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Our group undertakes a varity of tasks to protect our local badgers. 


In order for our group to be effective and run smoothly there are a number of vital tasks and projects that we have to run and complete. 

If you are interesting in any of the roles please get in touch.

Sett surveying

Badger patrols

This involves walking every area of our zone to find any badger activity, setts (where they live) or signs badgers may near be nearby, This is then all documented for when the cull comes around. See more below.

Badger patrols are walks along legal footpaths. They are often in the evening with a group of people with torches and hi-vis vests. They run throughout the badger cull period. See more below.

Badger monitoring

Close surveillance of large setts to ensure the badgers are safe, protected and no illegal persecution is occurring

Stop Wildlife Crime

Documenting and reporting illegal wildlife crimes to the police, such as tampering or destruction of a sett.

Exposure of the cull

Sharing badger cull activities and anything relevant such as the horrors of intensive farming to a large audience. 

Demonstrating opposition

Showing landowners, farmers and anyone who may sign up to the badger cull that there is a large amount of opposition to culling wildlife and there are better alternatives.




What is sett surveying and why do we do it?


Sett surveying is a high priority for us all year round.


Looking for setts is really important with regards to protecting the sett and the badgers within.Unfortunately, badgers are persecuted throughout the year in different areas.


Both legal and illegal interference happens with setts – sometimes they are legally ‘evicted’ so that development can happen. Other times they are

“dug-out” (dug out of their setts to be baited), other examples include illegal snaring, sett blocking (often done by a hunt to stop a fox going underground to escape the hunt hounds)  interference, lamping and of course the badger culls.


We sett survey in order to monitor badger activity and report any illegal interference to the police throughout the year, this information is essential for us during the cull as it helps us decide where best to deploy our teams of badger protectors.


We hold regular sett surveying training days, and anyone can come along, (please get in touch to find out when the next date is). We have a wide range of people getting involved, most of them share an interest in wildlife and enjoy country walks. Here are some helpful tips we have picked up over the years:

  • Wear old clothes that you don’t mind getting caught on brambles and that cover your legs to protect from stinging nettles.

  • Stick to a simple meet up plan and keep in phone contact with the group.

  • Bring a packed lunch and something to drink.

What to record 


  • Badger holes (Setts) – Look for fresh digging, but sometimes old spoil heaps grown over may still be active when you take a closer look. Check entrance holes, are they clear and big enough for a badger to get through? Record how many active and inactive holes with a grid reference, this means it will be easy to find again. And we can monitor any reduction in activity.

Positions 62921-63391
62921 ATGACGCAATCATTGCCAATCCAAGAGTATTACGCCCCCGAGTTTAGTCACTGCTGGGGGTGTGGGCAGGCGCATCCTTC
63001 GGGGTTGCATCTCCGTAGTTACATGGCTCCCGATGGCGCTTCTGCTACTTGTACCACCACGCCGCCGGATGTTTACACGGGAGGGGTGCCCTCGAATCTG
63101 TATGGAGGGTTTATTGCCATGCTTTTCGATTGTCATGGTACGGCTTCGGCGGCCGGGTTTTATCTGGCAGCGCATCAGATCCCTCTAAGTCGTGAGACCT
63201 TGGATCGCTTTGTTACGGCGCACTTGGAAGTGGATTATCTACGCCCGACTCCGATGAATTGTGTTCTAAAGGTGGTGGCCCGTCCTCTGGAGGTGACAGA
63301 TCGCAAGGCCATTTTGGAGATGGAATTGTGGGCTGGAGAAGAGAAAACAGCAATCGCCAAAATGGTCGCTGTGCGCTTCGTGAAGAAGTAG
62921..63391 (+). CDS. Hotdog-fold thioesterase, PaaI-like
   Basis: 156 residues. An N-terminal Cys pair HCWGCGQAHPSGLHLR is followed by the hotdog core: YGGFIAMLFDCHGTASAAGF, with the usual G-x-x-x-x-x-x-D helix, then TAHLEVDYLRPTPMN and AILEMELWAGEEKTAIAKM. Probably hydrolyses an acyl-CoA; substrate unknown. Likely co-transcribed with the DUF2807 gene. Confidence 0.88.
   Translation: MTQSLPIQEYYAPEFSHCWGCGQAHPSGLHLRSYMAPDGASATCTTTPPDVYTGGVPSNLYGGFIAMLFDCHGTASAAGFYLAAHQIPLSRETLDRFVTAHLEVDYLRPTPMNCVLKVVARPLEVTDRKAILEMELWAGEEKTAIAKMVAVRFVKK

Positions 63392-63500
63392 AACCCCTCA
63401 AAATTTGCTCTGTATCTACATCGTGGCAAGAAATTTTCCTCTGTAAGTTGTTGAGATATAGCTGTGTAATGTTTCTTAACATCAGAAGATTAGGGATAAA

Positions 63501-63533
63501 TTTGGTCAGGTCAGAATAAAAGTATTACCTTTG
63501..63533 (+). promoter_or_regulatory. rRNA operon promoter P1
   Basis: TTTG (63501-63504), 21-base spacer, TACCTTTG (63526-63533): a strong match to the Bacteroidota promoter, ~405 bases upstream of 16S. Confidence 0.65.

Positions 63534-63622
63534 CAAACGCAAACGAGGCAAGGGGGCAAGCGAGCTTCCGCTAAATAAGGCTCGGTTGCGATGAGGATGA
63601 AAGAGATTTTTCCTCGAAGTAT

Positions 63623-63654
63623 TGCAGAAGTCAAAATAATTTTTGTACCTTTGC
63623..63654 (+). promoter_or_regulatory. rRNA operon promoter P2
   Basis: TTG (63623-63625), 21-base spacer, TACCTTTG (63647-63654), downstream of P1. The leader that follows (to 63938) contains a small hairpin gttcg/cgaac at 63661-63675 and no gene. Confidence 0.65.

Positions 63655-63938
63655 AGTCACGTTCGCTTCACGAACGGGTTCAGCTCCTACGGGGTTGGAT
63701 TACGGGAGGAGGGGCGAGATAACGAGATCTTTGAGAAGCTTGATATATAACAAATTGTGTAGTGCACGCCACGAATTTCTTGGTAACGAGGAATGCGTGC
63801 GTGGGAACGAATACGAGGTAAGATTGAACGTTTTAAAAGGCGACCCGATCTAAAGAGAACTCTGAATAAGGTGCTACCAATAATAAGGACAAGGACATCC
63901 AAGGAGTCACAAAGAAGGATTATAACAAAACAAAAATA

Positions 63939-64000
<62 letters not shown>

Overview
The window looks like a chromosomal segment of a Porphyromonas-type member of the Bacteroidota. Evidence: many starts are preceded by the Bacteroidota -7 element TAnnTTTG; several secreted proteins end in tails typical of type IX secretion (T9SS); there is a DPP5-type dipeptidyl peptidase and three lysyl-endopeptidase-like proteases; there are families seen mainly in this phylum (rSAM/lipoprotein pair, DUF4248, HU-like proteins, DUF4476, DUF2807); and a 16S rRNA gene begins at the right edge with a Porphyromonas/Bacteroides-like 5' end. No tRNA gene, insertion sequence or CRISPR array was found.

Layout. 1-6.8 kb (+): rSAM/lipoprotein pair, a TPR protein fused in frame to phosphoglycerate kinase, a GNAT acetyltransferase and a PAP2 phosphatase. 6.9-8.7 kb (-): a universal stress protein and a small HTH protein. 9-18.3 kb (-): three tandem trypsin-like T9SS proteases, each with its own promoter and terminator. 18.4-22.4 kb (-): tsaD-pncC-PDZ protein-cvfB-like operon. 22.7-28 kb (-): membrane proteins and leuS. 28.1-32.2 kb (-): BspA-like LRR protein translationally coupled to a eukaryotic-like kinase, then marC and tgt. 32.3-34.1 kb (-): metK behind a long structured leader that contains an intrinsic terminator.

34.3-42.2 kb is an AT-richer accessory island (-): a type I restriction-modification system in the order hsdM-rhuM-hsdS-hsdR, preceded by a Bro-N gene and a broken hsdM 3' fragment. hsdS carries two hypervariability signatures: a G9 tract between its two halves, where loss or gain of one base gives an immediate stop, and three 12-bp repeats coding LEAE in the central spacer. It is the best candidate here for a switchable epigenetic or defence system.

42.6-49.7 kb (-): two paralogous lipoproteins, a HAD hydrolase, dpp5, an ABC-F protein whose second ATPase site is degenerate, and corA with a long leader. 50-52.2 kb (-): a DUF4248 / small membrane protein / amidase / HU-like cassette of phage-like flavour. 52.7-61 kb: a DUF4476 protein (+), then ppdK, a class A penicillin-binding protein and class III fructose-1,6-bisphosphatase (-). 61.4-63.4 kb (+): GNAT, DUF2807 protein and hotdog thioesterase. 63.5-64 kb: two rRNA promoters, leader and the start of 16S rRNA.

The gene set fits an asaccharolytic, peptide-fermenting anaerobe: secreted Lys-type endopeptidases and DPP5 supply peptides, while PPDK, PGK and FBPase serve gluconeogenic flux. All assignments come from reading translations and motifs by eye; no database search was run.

• Latrines – Shallow holes with Badger poo piled in. Look for latrines at boundaries and corners of field, on runs and sometimes near a sett. Record these with a grid ref.

  • Runs – They tend to be clear and smooth from a badger’s belly wearing down the foliage. Often, they will cross a field or footpath and the run will go through the hedge. They will lead to a food or water source for the Badgers. Record these with a grid ref.

  • Road traffic accident – Dead badgers on roads record with grid ref, we record these as a way to tell us there is a badger population nearby. 

If you are unable to come to one of our days but would like to start doing some surveying in order to help protect our badgers, a good app to download is the ordnance survey map and a grid ref app. You can download these in the apple app store or the google play store on your smart phone.

This will enable you to record grid references, you can then email us your sett surveying info and we will be in touch.

We also offer free map reading training.



Do you like country walks? Do you care about wildlife?


We are always looking for volunteers to join our Badger Patrols in your area.

Badger patrols are walks along footpaths. They are often in the evening with a group of people with torches and hi vis vests. They run throughout the badger cull period. Normally from September through to mid-October.

They are 100% legal and are coordinated night walks within the badger cull zones.

If you are interested in joining one of our organised patrols, or are interested in setting up a pop-up patrol of your own, please get in touch.


Patrols go out at night, in a minimum of three people. We are as visible as possible on rights of way, deterring any shooters that might be nearby.


Being on the ground puts the badger patrol in a very good position to gather evidence of breaches of licence conditions. Inhumane shooting, snaring, or any other information that may help to show the public and government how unjust the badger culls are.


If you decide to take part, remember this: Badger patrols are 100% legal, we do not conduct ourselves outside the law ever. Patrollers have a legal right to go where they go and do what they do.


Some equipment is essential - warm clothing, waterproofs, boots, hi-vis, torches and a mobile phone.


If possible, a dashboard and body cameras to record any incidents.


Come and get involved in saving wildlife in your local area and meet new people with similar interests, you’ll never walk alone.


Join us in fighting to protect our local badgers.

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